MAYORS from the breeziest regions of Queensland are putting out the welcome mat for wind farms.
A new wind map of the state shows most of the coastline from Fraser Island to Bowen and from Cairns to the Torres Strait is blowy enough for turbines, particularly around Cooktown and the Atherton Tableland, the Courier Mail reports.
Even regions with lower wind speeds, such as the Darling Downs and southern Queensland are considered suitable.
Queensland lags behind the rest of Australia on wind energy, with only one operating wind farm of 20 turbines at Windy Hill on the Atherton Tableland.
There is also a single turbine on North Keppel Island, off central Queensland, and two turbines on Thursday Island.
By comparison South Australia has 10 wind farms, Western Australia 14, Victoria eight, Tasmania six and NSW seven, according to the Clean Energy Council.
Despite some community opposition, the mayors of Cooktown, the Tablelands, the Western Downs and the South Burnett believe wind farms will be great for tourism and local economies.
But none of the eight wind farms at the proposal stage in Queensland have got off the ground yet.
Tablelands mayor Tom Gilmore said he was "very, very supportive" of wind farms and looked forward to more.
"We love them up here," Cr Gilmore said.
"Because Windy Hill has been going on for years, to the greater part people accept that wind generation is an environmental plus."
Cook Shire boasts the windiest coast in Queensland and is backing a proposed wind farm at Archer Point, just south of Cooktown.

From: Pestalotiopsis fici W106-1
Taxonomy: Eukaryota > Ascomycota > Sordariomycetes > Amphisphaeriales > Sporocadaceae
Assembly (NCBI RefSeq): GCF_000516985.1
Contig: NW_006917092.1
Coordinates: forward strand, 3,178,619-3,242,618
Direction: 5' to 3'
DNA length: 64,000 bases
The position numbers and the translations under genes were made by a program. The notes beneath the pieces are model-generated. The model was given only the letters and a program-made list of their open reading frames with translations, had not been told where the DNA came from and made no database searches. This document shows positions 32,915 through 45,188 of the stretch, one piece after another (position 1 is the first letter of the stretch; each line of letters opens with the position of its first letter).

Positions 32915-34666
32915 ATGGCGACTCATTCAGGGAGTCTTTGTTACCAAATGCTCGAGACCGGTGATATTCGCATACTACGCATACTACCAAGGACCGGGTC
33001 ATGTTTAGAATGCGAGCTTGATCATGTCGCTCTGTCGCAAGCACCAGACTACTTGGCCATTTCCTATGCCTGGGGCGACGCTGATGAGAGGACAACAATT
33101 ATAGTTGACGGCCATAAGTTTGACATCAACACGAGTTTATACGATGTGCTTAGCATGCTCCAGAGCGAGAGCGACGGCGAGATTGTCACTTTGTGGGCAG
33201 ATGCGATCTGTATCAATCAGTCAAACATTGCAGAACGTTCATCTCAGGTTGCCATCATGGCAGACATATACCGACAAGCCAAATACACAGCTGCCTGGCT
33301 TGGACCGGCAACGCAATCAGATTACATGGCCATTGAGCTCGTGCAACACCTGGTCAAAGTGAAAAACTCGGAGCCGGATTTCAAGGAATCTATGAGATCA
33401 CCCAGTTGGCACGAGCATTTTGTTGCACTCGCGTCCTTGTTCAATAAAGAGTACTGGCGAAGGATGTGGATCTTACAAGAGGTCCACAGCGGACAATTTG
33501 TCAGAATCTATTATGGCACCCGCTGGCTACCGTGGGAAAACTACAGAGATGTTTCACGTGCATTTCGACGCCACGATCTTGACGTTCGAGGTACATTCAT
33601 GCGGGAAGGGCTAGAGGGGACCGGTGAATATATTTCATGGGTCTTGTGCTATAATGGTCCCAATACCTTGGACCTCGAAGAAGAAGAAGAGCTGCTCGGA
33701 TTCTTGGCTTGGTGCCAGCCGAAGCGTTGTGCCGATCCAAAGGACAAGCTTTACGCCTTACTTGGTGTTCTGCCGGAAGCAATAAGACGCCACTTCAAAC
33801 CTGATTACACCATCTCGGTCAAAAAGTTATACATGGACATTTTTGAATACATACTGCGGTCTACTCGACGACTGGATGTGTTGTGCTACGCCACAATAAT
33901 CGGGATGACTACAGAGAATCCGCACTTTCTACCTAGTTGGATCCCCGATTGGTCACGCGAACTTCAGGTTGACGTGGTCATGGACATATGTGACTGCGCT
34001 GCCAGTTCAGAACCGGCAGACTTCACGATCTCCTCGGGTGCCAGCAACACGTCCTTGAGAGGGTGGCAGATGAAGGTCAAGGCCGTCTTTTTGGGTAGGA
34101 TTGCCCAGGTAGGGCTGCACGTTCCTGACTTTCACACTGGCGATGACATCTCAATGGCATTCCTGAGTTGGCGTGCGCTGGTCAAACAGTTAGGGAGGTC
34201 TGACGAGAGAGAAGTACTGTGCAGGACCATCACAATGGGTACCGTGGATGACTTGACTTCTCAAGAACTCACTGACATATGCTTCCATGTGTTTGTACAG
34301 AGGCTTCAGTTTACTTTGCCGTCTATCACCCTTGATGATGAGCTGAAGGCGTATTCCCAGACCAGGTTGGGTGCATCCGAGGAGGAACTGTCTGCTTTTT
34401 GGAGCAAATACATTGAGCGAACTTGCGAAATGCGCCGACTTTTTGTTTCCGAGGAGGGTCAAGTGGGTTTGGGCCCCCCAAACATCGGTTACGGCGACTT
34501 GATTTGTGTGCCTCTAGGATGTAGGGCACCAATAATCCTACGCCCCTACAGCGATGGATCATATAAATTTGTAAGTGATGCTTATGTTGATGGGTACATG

Shire mayor Peter Scott said wind farms were seen as a "huge opportunity" for the community.
"We would like to see it go ahead sooner rather than later. Let's get things happening," he said.
South Burnett mayor David Carter and Western Downs mayor Ray Brown both support the Coopers Gap wind farm which could be started next year midway between their regions.
"We don't have very strong winds like some areas but we have more consistent winds which is great for power," Cr Carter said.
Not everyone is as positive about the benefits of wind farms. In southern states, groups have been protesting against the noise of wind farms, which they claim has made people sick. Some critics describe the massive turbines as an eyesore on the landscape, while others claim they are dangerous to birds.
Mayors contacted by The Sunday Mail were adamant community opposition in Queensland was minimal, a claim disputed by former Atherton Tableland residents Dot and Jim Newman.
The Newmans know what it's like to live in the shadow of Queensland's only wind farm and they didn't like it.
The couple were promised zero noise from Windy Hill but the reality, they said, was 24-hour vibrations and chopping sounds.
"It wasn't like a factory, which is 8am to 5pm. This was all day and all night," Mr Newman said.
Now living in Cairns, Mr Newman said he would not recommend wind farms near homes in Queensland.
Wind Power Queensland managing director Lloyd Stumer said the main factor holding back investment in green energy such as wind farms was the continued availability of cheap coal.